THE nephew of a decorated war hero from Dedham, killed in 1944, has contacted the Gazette to pass on a wealth of fascinating information about his relative.

Charles Francis got in touch about Private Leonard Edward Francis after reading an appeal for information by amateur historian Paul Dwyer.

Mr Dwyer was keen to learn about the soldier after buying his medals at auction.

He discovered Private Francis, 23, was shot dead while being held as a prisoner-of-war in Prague and appealed for family members and friends to get in touch.

The soldier’s 67-year-old nephew, Charles, who was given Leonard as a middle name in his honour, said: “He was a brother of my father, Stanley James Francis.

“Another brother was Leslie Francis whowas a postman in Dedham for 51 years.

“There was another brother, but I cannot recall his name. I believe he lived in Leyton, East London.”

Mr Francis, who lives in Laindon, near Basildon, added: “I was always told by my late father Leonard was a prisoner-of-war, but was very friendly with a certain guard.

“On one particular evening when he went out, he was told to return by a certain time before the guard changed, but he failed to, and was killed.

“I was also told he was an excellent bugler and won a number of competitions and won a silver bugle outright.”

Mr Francis recalls visiting his uncle Leslie in Dedham a number of times as a child, but was unaware his uncle’s name was on the war memorial in Dedham until about 15 years ago.

He said: “I have, of course, visited it nowand have been told of his place of burial.

“My father told me my second name was given to me to retain a lasting memory of him.”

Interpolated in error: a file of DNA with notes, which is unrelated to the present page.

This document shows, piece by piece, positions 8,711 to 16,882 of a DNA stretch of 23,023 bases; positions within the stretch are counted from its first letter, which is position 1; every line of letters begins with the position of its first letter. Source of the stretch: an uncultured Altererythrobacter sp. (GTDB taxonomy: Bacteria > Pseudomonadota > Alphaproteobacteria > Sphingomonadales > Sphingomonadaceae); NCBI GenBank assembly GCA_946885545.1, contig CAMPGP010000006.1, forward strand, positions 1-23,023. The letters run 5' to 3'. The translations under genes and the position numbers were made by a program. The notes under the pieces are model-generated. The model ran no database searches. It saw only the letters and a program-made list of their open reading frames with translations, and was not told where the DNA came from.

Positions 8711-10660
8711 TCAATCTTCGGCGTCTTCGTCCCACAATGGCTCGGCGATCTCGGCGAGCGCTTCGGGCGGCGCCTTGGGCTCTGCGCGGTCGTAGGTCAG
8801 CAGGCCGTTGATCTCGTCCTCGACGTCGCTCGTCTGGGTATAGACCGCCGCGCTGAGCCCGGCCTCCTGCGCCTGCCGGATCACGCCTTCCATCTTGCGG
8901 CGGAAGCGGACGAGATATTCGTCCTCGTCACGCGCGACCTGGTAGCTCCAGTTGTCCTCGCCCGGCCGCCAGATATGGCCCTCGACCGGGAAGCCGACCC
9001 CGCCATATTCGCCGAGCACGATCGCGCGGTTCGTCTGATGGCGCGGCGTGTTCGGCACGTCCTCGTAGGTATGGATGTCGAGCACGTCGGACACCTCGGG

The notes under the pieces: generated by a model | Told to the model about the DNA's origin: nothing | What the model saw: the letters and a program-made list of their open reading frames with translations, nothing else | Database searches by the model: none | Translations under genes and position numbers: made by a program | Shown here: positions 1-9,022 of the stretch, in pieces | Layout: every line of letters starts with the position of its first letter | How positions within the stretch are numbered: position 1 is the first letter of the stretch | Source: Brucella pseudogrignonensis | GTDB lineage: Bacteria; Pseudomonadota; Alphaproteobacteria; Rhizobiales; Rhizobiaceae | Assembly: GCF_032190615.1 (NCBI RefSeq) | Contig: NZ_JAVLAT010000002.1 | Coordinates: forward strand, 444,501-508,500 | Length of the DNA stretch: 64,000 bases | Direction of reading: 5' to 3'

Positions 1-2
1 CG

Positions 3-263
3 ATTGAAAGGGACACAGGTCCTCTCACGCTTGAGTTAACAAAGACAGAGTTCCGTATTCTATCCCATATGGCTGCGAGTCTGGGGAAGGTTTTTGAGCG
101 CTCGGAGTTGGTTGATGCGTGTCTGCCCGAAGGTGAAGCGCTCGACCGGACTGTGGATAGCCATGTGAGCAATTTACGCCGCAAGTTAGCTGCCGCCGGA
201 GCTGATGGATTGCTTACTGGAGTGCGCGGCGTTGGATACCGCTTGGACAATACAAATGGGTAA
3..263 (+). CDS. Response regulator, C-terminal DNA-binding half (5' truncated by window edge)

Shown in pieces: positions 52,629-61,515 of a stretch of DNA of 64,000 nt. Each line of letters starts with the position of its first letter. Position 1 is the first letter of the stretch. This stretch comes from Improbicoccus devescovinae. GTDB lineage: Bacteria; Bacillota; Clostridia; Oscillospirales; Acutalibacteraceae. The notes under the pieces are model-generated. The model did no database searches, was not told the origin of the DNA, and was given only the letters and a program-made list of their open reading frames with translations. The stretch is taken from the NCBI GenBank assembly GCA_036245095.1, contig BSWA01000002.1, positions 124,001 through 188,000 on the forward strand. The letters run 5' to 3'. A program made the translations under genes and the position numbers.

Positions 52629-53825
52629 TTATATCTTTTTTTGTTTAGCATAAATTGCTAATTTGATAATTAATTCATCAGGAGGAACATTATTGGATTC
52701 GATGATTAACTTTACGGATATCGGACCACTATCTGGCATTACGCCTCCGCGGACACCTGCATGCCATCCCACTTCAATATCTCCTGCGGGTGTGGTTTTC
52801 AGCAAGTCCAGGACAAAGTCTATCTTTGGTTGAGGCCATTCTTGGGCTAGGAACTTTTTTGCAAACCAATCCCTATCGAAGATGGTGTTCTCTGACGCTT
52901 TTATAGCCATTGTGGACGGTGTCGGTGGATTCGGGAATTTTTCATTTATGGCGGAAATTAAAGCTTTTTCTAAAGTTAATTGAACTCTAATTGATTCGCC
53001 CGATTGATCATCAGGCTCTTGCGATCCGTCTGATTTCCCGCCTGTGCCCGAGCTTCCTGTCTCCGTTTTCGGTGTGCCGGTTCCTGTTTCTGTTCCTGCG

Others have also been in touch with information about Private Francis and his family.

Reader Valerie Sachs, 78, from Bures, lived next to Leslie Francis in Dedham High Street until his death in his nineties, in 1996.

She said she had been spellbound to read out story about his brother.

She said: “I thought ‘if only Leslie was alive’ gave me quite a shock.

It was a blast from the past.

“He spoke about his little brother Lenny. He said his mother never got over it.”

Mrs Sachs said Leslie kept Leonard’s bugle for some years, before giving it to the Salvation Army.

Researcher Mr Dwyer, from Northamptonshire, visited Private Francis’s grave in Prague on Monday – the 70th anniversary of his death.

His research found there had been a US Army Air Force raid on Prague on July 21, 1944, during which British prisoners were locked outside the air raid shelters, several dying as a result.

Mr Dwyer said he got the impression Private Francis had been shot while trying to flee during the raid.

Private Francis was posthumously mentioned in Dispatches, as well as being awarded several other medals.